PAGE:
Cooley Q1 Report Shows Venture Investment Terms Continue to Improve
Venture financing is not out of the woods yet, but there are fewer trees, according to a report issued today that analyzes 83 VC transactions with a total value of $935 million. The Cooley law firm’s Venture Financing Report shows “continuing improvement” in VC deals nationwide during the first three months of 2010. Cooley, which recently shortened its name from Cooley Godward Kronish, has made a complete version of the report available here.
A lower percentage of deals were distressed financing rounds for existing companies, and a higher percentage were “up rounds” with higher company valuations, says Craig Jacoby, a partner in Cooley’s San Francisco office who heads the firm’s emerging companies practice. About 58 percent of the first-quarter deals were characterized as up rounds—in comparison to 16 percent in the first quarter of 2009. The percentage of up rounds has been increasing over the past year, and 45 percent were up rounds in the fourth quarter of 2009.
“I don’t think [the percentage of flat or down rounds] is fully out of the system yet, but I think we’re moving to a healthier environment,” Jacoby says.
“There certainly is some movement in the credit markets,” Jacoby adds. “Credit is more available to companies than it was in 2009, and certainly in 2008. We’re seeing not easy credit, but easier credit than we have in the past couple of years.”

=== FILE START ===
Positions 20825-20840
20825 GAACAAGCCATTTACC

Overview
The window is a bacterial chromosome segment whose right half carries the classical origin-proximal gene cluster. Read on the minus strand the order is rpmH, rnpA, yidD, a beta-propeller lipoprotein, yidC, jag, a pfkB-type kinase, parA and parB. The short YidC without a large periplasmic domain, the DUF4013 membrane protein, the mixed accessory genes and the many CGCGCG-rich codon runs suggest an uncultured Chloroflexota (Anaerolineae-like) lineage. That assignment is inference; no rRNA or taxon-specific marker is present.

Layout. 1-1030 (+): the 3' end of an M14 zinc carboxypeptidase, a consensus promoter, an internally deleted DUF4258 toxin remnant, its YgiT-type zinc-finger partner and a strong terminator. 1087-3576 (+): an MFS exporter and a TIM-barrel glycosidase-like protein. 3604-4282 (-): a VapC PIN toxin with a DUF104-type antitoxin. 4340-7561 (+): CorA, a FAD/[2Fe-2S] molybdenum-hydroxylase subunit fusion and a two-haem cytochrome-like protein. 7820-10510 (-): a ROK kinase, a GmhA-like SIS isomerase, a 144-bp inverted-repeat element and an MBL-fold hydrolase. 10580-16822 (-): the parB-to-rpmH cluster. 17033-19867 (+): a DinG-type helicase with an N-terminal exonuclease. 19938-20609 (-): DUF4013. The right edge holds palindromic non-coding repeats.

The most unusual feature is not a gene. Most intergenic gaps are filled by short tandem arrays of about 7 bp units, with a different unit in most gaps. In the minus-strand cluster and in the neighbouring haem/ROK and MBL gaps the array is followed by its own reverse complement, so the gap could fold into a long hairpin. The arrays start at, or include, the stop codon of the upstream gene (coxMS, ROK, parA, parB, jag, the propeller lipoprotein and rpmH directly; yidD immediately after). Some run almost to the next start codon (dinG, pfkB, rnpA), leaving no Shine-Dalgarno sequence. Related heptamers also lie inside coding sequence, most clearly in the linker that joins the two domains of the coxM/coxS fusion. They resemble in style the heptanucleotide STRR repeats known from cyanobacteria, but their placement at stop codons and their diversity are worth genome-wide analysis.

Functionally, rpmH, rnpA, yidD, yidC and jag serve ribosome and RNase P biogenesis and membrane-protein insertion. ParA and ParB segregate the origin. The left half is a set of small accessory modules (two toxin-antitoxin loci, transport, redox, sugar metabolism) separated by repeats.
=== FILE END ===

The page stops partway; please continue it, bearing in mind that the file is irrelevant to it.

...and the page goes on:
With respect to available capital, Jacoby says the sources of capital for funding new technology companies are becoming more varied. “We’re seeing a rise of the angel class of investors who are stepping in at an earlier stage with entrepreneurs.”
The report shows deal terms reflected increased optimism among investors. The percentage of recapitalization transactions declining to 7 percent (the lowest rate since mid-2008) and an overall decrease in the use of “pay to play” provisions that require existing investors to participate in follow-on rounds (in which the company sells newly issued shares) to retain preferred shares that help preserve the valuation of their investment stake.
Not all data, however, point to an improving environment for venture financings. Pre-money valuations in early and mid-stage rounds were flat or down in comparison with the last three months of 2009. The percentage of deals that were structured in tranches, which has steadily increased since 2007, remains high at 31 percent. Tranching signals continued caution by investors.
The report is based on private company transactions in which Cooley served as counsel to either the issuing company or the investors.